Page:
Traffic cops do night duty to nab illegally parked vehicles

Published: Monday | April 22, 2013 Comments 0
Lewis: We have found that there are people now parking in the night ... . We are going to extend our operations into the night now and remove them. - FILE
Lewis: We have found that there are people now parking in the night ... . We are going to extend our operations into the night now and remove them. - FILE

Seeking to stamp out the practice of persons parking derelict and other heavy-duty vehicles along sidewalks, the police traffic division says it will be taking its ongoing operations into the night in order to catch persons using the cloak of dark to continue their activities.

"We have found that there are people now parking in the night, driving goods truck with goods and carrying to location. We are going to extend our operations into the night now and remove them," head of the police traffic division, Senior Superintendent Radcliffe Lewis, told The Gleaner yesterday.

On top of that, Lewis said starting this week, his officers would be clamping down on persons who are caught with headlamps that are not white in colour as the law stipulates.

"The law says that the headlamps should be white in colour, but you have some headlamps now on both motor vehicles and bikes that are blinding and people are saying that they bought the vehicle same way. But if they are bought with that kind of light, when the cars arrive in Jamaica, you are supposed to change those bulbs to suit our condition," he said.

"What is going to happen now, these drivers are going to be charged and the vehicles kept for safe keeping to be examined by a certified motor-vehicle examiner. After the certificate of defect is issued, then the plates are going to be removed," Lewis said, adding that the defects will have to be remedied before the vehicle is returned.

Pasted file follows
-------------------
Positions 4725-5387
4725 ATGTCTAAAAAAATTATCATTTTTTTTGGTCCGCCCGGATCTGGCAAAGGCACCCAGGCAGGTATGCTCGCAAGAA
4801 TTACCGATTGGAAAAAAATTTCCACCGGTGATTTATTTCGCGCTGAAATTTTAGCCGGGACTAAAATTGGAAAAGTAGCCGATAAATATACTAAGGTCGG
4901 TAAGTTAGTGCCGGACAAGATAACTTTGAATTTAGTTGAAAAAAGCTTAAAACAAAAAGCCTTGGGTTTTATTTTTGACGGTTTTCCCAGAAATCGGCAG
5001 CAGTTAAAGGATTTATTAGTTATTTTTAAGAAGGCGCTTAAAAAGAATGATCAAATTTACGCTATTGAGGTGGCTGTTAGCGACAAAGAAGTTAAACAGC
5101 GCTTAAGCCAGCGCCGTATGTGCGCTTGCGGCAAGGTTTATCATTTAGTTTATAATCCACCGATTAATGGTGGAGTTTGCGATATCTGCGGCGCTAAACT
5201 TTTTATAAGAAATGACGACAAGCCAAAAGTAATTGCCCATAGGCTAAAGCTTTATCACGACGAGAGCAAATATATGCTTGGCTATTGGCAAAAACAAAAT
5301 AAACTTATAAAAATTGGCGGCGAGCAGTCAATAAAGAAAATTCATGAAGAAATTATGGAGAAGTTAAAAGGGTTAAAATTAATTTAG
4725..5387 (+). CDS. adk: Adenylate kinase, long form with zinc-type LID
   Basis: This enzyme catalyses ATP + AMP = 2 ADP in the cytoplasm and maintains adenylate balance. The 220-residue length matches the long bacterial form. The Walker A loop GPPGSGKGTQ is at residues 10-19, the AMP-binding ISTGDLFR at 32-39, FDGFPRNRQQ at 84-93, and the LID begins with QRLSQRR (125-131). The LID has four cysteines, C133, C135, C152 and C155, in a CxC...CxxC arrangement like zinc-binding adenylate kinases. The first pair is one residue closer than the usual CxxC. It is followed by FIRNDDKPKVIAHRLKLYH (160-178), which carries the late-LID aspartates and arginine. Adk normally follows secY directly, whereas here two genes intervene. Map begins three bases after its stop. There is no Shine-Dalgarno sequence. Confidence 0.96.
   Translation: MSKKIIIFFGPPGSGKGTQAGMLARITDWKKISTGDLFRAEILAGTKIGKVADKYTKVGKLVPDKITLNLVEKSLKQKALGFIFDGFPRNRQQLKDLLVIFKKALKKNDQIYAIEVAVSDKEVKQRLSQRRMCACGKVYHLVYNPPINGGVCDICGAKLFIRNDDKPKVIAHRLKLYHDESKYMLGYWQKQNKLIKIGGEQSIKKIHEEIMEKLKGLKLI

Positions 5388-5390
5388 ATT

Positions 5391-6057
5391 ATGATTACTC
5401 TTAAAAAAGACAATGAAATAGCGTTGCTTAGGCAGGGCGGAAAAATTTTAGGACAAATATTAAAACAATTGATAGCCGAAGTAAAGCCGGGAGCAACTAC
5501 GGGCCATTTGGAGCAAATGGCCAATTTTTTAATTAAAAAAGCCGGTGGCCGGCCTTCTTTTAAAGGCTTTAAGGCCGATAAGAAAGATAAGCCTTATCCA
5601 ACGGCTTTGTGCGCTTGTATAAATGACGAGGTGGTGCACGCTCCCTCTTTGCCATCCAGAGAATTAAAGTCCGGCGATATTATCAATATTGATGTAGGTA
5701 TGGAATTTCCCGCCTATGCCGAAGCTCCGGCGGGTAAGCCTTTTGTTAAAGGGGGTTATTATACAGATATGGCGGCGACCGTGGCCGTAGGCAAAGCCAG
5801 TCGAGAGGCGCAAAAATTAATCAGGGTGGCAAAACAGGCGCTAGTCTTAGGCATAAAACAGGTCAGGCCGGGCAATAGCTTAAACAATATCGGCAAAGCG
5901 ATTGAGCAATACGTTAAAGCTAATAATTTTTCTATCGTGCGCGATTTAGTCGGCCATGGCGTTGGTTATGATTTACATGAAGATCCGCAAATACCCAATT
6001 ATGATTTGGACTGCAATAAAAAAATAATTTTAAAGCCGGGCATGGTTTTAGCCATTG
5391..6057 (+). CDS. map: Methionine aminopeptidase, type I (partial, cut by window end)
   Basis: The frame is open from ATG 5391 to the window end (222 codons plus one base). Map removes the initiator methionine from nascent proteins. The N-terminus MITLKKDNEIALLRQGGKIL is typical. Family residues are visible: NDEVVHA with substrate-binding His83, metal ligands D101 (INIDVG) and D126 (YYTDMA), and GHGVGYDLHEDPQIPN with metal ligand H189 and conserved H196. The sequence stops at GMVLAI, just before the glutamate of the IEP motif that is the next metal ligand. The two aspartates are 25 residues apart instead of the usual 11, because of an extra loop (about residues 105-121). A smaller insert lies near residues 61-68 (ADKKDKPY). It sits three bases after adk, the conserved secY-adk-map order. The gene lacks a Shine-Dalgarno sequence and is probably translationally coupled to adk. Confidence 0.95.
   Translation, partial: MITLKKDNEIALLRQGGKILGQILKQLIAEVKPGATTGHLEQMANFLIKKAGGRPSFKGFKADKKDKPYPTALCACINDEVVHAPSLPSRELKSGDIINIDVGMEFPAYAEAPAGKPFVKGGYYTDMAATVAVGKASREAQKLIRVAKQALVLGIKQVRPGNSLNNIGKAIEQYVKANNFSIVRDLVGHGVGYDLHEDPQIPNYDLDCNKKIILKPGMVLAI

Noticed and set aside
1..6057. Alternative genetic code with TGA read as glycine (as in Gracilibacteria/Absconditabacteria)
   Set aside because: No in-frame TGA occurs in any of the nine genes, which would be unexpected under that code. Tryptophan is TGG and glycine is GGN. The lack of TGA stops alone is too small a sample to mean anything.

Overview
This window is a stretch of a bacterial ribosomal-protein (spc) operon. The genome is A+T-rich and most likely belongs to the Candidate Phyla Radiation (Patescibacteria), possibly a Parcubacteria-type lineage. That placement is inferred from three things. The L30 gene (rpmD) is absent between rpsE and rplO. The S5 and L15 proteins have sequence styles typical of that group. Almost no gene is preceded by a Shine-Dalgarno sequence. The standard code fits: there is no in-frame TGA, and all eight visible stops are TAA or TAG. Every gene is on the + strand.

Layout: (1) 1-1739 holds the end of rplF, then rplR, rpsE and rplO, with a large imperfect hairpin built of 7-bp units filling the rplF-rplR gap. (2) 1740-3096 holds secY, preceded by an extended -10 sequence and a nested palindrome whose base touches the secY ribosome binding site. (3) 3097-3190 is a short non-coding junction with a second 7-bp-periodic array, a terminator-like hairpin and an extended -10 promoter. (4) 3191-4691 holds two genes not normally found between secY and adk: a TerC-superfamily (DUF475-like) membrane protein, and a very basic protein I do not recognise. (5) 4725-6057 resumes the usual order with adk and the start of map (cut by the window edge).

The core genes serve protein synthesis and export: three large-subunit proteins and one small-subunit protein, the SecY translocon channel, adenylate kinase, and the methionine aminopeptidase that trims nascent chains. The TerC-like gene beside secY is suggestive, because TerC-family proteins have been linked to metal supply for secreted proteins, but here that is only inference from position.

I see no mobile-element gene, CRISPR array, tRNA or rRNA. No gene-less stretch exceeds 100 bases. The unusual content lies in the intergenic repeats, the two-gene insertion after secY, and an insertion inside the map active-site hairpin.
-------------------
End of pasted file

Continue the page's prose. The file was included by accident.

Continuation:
Widespread complaints

On the issue of derelict vehicles, Lewis said that the police started their operation in the Corporate Area before taking it to Portmore in response to widespread complaints from persons.

"A lot of persons in the Corporate Area and Portmore know of the inconvenience that they have as it relates to these trucks, so it was a welcome move to them when I started the operation. They called morning, noon and night to complain. People actually gave the location where derelict vehicles are. I don't have to go anywhere to look for any derelict vehicles, I am being called straight at the office to say where they are," he said.

Lewis charged that trucks and other heavy-duty vehicles must only be parked on the inside or at a garage as they will not be tolerated on sidewalks.

He added that persons wishing to retrieve their vehicles should contact Lindo Haulage and Wrecking Company. He said a wrecker fee would have to be paid, but was unable to furnish the amount. Since the operation started, some 50 vehicles have been seized and some 38 persons prosecuted, according to Lewis.

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